Javascript



Output :

8

Time Complexity: O(n)
Space Complexity: O(1)

Above function can be optimized to O(logn) by calculating power(x, y/2) only once and storing it.

C++

 /* Function to calculate x raised to the power y in O(logn)*/ int power(int x, unsigned int y) {     int temp;     if( y == 0)         return 1;     temp = power(x, y / 2);     if (y % 2 == 0)         return temp * temp;     else         return x * temp * temp; }    // This code is contributed by Shubhamsingh10

C

 /* Function to calculate x raised to the power y in O(logn)*/ int power(int x, unsigned int y) {     int temp;     if( y == 0)         return 1;     temp = power(x, y/2);     if (y%2 == 0)         return temp*temp;     else         return x*temp*temp; }

Java

 /* Function to calculate x raised to the power y in O(logn)*/ static int power(int x, int y)  {      int temp;      if( y == 0)          return 1;      temp = power(x, y / 2);      if (y % 2 == 0)          return temp*temp;      else         return x*temp*temp;  }     // This code is contributed by divyeshrabadiya07.

Python3

 # Function to calculate x raised to the power y in O(logn) def power(x,y):     temp = 0     if( y == 0):         return 1     temp = power(x, int(y / 2))     if (y % 2 == 0)         return temp * temp;     else         return x * temp * temp;    # This code is contributed by avanitrachhadiya2155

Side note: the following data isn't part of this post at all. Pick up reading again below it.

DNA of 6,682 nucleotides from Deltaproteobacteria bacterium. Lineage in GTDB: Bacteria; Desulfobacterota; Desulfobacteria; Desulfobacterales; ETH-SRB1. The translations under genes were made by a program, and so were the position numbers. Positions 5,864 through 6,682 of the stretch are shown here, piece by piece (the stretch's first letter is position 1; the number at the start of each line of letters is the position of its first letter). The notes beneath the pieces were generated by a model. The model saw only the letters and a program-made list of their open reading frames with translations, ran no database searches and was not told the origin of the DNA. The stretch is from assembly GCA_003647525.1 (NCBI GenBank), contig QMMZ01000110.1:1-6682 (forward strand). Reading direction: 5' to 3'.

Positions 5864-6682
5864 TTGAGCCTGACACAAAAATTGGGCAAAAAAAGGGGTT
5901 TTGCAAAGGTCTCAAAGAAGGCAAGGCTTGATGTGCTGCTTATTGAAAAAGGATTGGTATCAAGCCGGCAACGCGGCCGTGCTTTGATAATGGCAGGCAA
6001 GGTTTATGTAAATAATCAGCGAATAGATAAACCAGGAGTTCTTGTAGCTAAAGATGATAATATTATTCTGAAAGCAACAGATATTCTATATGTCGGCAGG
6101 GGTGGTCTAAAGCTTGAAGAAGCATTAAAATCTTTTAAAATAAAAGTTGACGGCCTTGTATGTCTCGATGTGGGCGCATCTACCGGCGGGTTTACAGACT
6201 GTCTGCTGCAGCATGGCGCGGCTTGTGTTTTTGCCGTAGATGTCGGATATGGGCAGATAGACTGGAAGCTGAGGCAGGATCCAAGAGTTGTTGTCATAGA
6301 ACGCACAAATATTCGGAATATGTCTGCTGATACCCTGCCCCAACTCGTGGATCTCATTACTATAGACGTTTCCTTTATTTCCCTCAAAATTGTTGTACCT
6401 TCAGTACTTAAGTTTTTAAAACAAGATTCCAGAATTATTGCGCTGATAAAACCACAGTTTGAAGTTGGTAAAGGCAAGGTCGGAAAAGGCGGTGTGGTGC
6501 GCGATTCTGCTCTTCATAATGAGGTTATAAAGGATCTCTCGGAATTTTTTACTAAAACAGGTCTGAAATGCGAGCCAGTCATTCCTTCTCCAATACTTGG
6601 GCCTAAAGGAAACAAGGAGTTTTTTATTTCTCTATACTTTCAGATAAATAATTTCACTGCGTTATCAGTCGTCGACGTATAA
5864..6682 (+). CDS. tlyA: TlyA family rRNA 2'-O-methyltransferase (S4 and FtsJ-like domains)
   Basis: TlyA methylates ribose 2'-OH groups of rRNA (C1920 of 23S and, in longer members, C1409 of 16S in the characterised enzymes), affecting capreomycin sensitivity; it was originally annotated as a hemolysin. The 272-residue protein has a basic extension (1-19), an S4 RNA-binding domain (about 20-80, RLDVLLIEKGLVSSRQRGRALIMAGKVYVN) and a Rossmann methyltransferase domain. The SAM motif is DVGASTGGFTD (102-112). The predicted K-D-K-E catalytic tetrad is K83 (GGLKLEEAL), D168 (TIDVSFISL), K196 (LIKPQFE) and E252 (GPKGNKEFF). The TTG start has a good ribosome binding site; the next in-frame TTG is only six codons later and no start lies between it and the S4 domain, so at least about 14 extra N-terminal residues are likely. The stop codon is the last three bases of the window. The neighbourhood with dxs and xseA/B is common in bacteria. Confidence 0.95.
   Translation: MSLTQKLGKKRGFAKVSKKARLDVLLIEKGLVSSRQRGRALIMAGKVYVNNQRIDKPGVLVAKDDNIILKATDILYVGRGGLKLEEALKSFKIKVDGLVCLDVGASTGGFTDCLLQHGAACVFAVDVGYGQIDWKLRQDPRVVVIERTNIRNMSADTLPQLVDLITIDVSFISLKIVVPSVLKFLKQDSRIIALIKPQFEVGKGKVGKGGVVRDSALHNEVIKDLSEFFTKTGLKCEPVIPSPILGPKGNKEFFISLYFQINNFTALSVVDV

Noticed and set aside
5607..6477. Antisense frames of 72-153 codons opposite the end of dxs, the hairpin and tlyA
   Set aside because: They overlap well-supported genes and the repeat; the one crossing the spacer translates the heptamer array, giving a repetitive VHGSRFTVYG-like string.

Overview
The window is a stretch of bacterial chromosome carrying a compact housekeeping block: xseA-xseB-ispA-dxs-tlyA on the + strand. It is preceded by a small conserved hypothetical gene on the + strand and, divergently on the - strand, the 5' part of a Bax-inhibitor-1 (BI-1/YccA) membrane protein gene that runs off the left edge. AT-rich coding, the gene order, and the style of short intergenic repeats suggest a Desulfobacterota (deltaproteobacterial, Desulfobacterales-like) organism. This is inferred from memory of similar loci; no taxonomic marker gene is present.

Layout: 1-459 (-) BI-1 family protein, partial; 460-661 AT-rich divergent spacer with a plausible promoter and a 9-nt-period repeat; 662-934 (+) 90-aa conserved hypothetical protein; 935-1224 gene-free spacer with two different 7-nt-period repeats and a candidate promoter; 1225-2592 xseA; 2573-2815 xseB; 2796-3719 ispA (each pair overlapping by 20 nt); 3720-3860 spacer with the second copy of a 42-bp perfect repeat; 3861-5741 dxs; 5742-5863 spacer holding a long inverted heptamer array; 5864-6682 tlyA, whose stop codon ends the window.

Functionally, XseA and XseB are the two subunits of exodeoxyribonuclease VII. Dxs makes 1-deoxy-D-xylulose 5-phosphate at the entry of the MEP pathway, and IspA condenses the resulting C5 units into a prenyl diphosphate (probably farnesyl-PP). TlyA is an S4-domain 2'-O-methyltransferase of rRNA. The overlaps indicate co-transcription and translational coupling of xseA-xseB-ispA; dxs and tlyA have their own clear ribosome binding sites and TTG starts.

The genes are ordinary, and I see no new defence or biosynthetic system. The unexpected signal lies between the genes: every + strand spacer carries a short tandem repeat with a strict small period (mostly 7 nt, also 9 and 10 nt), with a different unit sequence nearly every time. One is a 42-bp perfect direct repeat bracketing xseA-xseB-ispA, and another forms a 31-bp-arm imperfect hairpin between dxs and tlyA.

C#

 /* Function to calculate x raised to the power y in O(logn)*/ static int power(int x, int y)  {      int temp;      if( y == 0)          return 1;      temp = power(x, y / 2);      if (y % 2 == 0)          return temp*temp;      else         return x*temp*temp;  }    // This code is contributed by divyesh072019.

Javascript



Time Complexity of optimized solution: O(logn)

Auxiliary Space: O(1)

Let us extend the pow function to work for negative y and float x.

C++

 /* Extended version of power function  that can work for float x and negative y*/ #include using namespace std;    float power(float x, int y)  {      float temp;      if(y == 0)          return 1;      temp = power(x, y / 2);      if (y % 2 == 0)          return temp * temp;      else     {          if(y > 0)              return x * temp * temp;          else             return (temp * temp) / x;      }  }     // Driver Code int main()  {      float x = 2;      int y = -3;      cout << power(x, y);      return 0;  }     // This is code is contributed  // by rathbhupendra

C

 /* Extended version of power function that can work  for float x and negative y*/ #include    float power(float x, int y) {     float temp;     if( y == 0)        return 1;     temp = power(x, y/2);            if (y%2 == 0)         return temp*temp;     else     {         if(y > 0)             return x*temp*temp;         else             return (temp*temp)/x;     } }      /* Program to test function power */ int main() {     float x = 2;     int y = -3;     printf("%f", power(x, y));     return 0; }